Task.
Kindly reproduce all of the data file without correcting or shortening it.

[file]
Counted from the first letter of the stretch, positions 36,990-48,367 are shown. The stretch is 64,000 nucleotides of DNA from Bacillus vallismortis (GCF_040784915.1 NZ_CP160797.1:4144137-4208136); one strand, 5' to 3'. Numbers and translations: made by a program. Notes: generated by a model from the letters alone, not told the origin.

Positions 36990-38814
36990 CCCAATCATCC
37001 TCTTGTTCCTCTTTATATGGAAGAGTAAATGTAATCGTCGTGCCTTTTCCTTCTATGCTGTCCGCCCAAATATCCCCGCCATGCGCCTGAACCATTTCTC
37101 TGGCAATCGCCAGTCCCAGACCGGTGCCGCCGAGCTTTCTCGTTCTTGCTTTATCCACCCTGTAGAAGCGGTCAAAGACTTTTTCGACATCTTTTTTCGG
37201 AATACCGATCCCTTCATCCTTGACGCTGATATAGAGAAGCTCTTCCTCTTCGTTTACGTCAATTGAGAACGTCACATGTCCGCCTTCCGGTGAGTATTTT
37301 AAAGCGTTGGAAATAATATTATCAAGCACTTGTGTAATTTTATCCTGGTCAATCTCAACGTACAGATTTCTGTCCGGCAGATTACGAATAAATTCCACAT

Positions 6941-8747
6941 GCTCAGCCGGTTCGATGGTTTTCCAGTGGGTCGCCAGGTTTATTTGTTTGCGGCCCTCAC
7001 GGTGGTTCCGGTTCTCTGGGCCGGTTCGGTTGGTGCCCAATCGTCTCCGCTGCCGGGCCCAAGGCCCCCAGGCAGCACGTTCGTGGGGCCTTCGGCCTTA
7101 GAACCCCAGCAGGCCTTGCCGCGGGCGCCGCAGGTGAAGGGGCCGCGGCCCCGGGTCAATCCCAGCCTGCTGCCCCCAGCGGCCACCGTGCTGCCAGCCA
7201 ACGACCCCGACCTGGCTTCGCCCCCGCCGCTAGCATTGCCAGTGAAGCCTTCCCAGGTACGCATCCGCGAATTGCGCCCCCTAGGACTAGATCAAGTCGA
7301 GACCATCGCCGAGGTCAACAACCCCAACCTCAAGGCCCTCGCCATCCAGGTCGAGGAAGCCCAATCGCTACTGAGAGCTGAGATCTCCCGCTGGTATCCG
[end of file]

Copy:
Counted from the first letter of the stretch, positions 36,990-48,367 are shown. The stretch is 64,000 nucleotides of DNA from Bacillus vallismortis (GCF_040784915.1 NZ_CP160797.1:4144137-4208136); one strand, 5' to 3'. Numbers and translations: made by a program. Notes: generated by a model from the letters alone, not told the origin.

Positions 36990-38814
36990 CCCAATCATCC
37001 TCTTGTTCCTCTTTATATGGAAGAGTAAATGTAATCGTCGTGCCTTTTCCTTCTATGCTGTCCGCCCAAATATCCCCGCCATGCGCCTGAACCATTTCTC
37101 TGGCAATCGCCAGTCCCAGACCGGTGCCGCCGAGCTTTCTCGTTCTTGCTTTATCCACCCTGTAGAAGCGGTCAAAGACTTTTTCGACATCTTTTTTCGG
37201 AATACCGATCCCTTCATCCTTGACGCTGATATAGAGAAGCTCTTCCTCTTCGTTTACGTCAATTGAGAACGTCACATGTCCGCCTTCCGGTGAGTATTTT
37301 AAAGCGTTGGAAATAATATTATCAAGCACTTGTGTAATTTTATCCTGGTCAATCTCAACGTACAGATTTCTGTCCGGCAGATTACGAATAAATTCCACAT

Positions 6941-8747
6941 GCTCAGCCGGTTCGATGGTTTTCCAGTGGGTCGCCAGGTTTATTTGTTTGCGGCCCTCAC
7001 GGTGGTTCCGGTTCTCTGGGCCGGTTCGGTTGGTGCCCAATCGTCTCCGCTGCCGGGCCCAAGGCCCCCAGGCAGCACGTTCGTGGGGCCTTCGGCCTTA
7101 GAACCCCAGCAGGCCTTGCCGCGGGCGCCGCAGGTGAAGGGGCCGCGGCCCCGGGTCAATCCCAGCCTGCTGCCCCCAGCGGCCACCGTGCTGCCAGCCA
7201 ACGACCCCGACCTGGCTTCGCCCCCGCCGCTAGCATTGCCAGTGAAGCCTTCCCAGGTACGCATCCGCGAATTGCGCCCCCTAGGACTAGATCAAGTCGA
7301 GACCATCGCCGAGGTCAACAACCCCAACCTCAAGGCCCTCGCCATCCAGGTCGAGGAAGCCCAATCGCTACTGAGAGCTGAGATCTCCCGCTGGTATCCG